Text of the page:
Michelle Obama: A Life
- By Peter Slevin
- Alfred A. Knopf
- 346 pp.
- Reviewed by Andrew Marble
- May 18, 2015
A premature retrospective on a subject whose time has yet to come.
Michelle Obama. She’s our first lady and the first African American to hold the position. And she now has a biography, written by Peter Slevin, which is the first serious attempt at evaluating her life.
The book traces her formative years growing up in a close-knit, working-class family in racially divided Chicago. Slevin writes that despite knowing “that the playing field was tilted away from their children because of their race and class,” her parents believed “that a combination of love, support, perseverance, and upright living could win out.”
These values helped propel Michelle to Princeton and Harvard Law School, then back to Chicago to a blue-chip law firm. Her reputation was for being smart, outspoken, motivated, tenacious — qualities that were earning her both financial rewards and social status.
It could have stopped there — well into the classic Horatio Alger success story. But then came the death of a college friend and the passing of her father, a multiple sclerosis sufferer.
“If I die tomorrow,” Michelle later recalled asking herself, “What did I really do with my life?”
She’d just begun dating Barack Obama. One of the main draws was his commitment to fighting for the underprivileged. Michelle soon gave up lawyering, accepting a steep pay cut to take a public-service post in the mayor’s office. Later, she headed the city’s Public Allies program, where she incentivized young people to work on social issues, and then went on to develop the University of Chicago’s Community Service Center and to serve as VP for community affairs at the school’s hospital.
Slevin’s book well captures what happens when a gifted and driven community activist — one with a famous aversion to politics — is faced with a husband who becomes interested in running for office.
A feminist who believes in equal partnership, Michelle took on the bulk of the family’s domestic duties during her husband’s first run for Congress, which ended in defeat; she did the same during his later successful run for state senator.
When Barack was asked to give the keynote address at the 2004 Democratic National Convention, his young political career turned red hot.
“Just say no!” the selfish part of Michelle warned when her husband asked her to support his run for the presidency. “But that’s the problem we face as a society,” she later recalled chiding herself, “we have to stop making the me decision and we have to make the we and us decision.”
Since becoming president, her husband has indeed been in a position to help turn their common aspirations — for a more just and equitable world — into reality. There’s the Affordable Care Act, Obama’s executive action to shield millions of undocumented immigrants from deportation, and the president’s recent public support of legalized gay marriage.
But what has Michelle herself accomplished?
Unfortunately, in describing her career before her husband’s run for the presidency, Slevin’s book is more a silhouette than a fully painted portrait: the outlines of what Michelle has accomplished are there, but the details are conspicuously absent.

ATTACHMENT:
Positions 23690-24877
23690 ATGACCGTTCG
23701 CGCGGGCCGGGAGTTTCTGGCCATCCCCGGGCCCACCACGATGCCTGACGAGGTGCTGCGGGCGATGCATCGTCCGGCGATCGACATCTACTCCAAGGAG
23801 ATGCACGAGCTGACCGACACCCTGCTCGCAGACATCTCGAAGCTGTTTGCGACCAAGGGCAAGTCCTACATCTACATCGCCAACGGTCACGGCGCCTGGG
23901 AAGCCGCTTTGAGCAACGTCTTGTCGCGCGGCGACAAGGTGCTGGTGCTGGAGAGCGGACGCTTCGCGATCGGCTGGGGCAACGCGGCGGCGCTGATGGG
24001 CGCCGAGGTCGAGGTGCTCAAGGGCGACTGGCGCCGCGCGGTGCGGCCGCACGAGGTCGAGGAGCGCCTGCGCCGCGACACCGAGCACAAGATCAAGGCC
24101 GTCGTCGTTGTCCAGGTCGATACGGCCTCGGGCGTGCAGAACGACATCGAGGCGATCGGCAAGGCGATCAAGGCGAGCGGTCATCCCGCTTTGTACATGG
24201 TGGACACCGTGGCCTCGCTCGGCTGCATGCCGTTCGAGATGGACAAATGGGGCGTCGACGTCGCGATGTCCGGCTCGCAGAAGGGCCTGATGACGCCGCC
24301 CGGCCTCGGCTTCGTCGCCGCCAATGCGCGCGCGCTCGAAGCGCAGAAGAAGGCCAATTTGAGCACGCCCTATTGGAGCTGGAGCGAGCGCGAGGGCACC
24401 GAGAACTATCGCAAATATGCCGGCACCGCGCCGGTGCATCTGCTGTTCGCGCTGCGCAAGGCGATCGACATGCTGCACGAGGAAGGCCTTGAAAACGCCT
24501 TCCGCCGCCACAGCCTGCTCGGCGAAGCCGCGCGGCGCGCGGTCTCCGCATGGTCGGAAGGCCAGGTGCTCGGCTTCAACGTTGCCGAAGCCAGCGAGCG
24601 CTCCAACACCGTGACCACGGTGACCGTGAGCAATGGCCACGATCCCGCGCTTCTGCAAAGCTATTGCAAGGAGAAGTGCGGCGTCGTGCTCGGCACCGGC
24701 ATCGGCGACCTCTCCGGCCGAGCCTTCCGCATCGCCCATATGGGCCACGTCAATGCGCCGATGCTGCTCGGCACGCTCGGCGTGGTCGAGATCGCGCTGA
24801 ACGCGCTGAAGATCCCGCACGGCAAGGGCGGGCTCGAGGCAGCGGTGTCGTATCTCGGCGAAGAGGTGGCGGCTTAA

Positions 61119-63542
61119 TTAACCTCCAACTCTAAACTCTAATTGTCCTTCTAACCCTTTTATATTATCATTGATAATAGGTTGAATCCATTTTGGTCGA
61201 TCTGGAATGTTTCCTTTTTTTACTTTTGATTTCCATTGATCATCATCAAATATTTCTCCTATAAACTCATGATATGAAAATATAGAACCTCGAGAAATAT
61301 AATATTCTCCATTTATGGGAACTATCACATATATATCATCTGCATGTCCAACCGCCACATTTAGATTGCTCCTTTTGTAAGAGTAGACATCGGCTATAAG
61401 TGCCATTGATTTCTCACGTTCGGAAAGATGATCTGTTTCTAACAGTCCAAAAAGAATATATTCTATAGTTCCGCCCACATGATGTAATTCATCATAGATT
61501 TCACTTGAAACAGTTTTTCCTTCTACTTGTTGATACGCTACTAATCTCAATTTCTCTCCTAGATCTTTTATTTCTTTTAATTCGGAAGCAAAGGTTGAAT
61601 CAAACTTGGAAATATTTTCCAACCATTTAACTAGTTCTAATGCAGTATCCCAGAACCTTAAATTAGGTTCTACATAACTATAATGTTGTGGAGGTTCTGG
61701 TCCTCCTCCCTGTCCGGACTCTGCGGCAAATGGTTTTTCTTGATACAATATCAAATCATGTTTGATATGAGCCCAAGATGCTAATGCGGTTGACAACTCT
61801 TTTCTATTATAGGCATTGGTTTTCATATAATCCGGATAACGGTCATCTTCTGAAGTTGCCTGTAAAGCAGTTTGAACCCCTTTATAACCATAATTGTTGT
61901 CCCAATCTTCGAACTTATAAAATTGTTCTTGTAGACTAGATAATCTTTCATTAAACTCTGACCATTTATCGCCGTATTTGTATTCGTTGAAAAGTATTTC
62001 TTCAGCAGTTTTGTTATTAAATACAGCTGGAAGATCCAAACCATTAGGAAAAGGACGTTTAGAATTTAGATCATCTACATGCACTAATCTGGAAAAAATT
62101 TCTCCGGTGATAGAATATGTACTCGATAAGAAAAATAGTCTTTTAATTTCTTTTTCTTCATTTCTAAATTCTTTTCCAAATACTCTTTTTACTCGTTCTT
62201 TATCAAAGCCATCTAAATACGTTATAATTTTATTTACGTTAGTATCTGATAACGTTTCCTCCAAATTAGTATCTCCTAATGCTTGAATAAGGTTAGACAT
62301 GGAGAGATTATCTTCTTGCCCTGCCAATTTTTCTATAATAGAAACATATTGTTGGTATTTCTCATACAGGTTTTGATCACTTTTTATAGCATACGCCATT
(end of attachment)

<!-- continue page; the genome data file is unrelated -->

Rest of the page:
The book gathers many quotes that would not be out of place at a eulogy: mostly vague and almost unwaveringly positive. This could reflect, in part, a desire by interviewees to protect the sitting president’s wife, particularly given that the Obamas are the first African-American family to reach the White House. Michelle also did not grant Slevin interviews for the book, and many of his quotes are gathered from third sources.
And what of the past six years? Despite wanting to make the East Wing more than just “a velvet coffin, comfortable but pointless," Michelle has been hamstrung by the glare of the spotlight — one unusually harsh because of her race.
As not to prove a distraction to the administration, she has played quiet second fiddle, cultivating the role of mentor, promoter of childhood nutrition, supporter of military families, and opponent of inequality. Even in this reduced capacity, any false step, writes Slevin, meant she “risked death by a thousand tweets.”
In 2017, Barack will leave the White House. For a man who has gone on record about the importance of men taking equal parenting responsibility, this will be his opportunity to pay back his wife, the woman who has made all the big sacrifices, “No matter,” he has admitted, “how much I told myself that Michelle and I were equal partners, and that her dreams and ambitions were as important as my own.”
Michelle is now only 51. She has plenty of time to make her own mark. Yes, she does not love politics and is much less of a compromise-seeker than her husband. But she’s a better fundraiser. And most importantly, she has a unique set of attitudes, experiences, and contacts that comes from being the first black woman to make that long, challenging climb from the South Side of Chicago to first lady of the United States.
She is reportedly working on an autobiography to come out after the Obamas vacate the White House. In it, she will surely share her version of what she has accomplished and learned in life. It may prove a steppingstone to her next big career move. It certainly will provide much grist for the next biographer looking to continue the work begun here by Slevin.
Dr. Andrew Marble is writing a biography of former chairman of the Joint Chiefs of Staff Gen. John Shalikashvili.